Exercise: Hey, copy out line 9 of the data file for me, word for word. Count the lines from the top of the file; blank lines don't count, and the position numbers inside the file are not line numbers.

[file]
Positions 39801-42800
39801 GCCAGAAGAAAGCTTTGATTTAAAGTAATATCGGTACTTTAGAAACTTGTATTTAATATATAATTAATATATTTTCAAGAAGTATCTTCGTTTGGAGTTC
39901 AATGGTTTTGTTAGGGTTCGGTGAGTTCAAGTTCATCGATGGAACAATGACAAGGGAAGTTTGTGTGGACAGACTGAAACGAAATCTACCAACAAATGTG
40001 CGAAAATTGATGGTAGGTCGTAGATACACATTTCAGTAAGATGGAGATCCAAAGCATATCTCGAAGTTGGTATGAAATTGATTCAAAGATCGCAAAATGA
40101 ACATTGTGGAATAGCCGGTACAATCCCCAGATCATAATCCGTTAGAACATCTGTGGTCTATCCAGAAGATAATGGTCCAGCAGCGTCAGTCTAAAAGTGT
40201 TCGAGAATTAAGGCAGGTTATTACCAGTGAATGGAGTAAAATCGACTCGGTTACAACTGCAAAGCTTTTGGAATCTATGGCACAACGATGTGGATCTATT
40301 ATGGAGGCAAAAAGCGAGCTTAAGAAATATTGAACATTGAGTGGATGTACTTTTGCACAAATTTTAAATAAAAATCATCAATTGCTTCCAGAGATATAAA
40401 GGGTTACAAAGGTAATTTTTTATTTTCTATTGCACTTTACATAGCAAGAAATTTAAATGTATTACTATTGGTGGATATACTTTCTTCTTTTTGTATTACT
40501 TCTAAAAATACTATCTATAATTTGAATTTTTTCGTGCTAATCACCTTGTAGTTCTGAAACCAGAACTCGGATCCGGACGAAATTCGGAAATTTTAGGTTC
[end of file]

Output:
40501 TCTAAAAATACTATCTATAATTTGAATTTTTTCGTGCTAATCACCTTGTAGTTCTGAAACCAGAACTCGGATCCGGACGAAATTCGGAAATTTTAGGTTC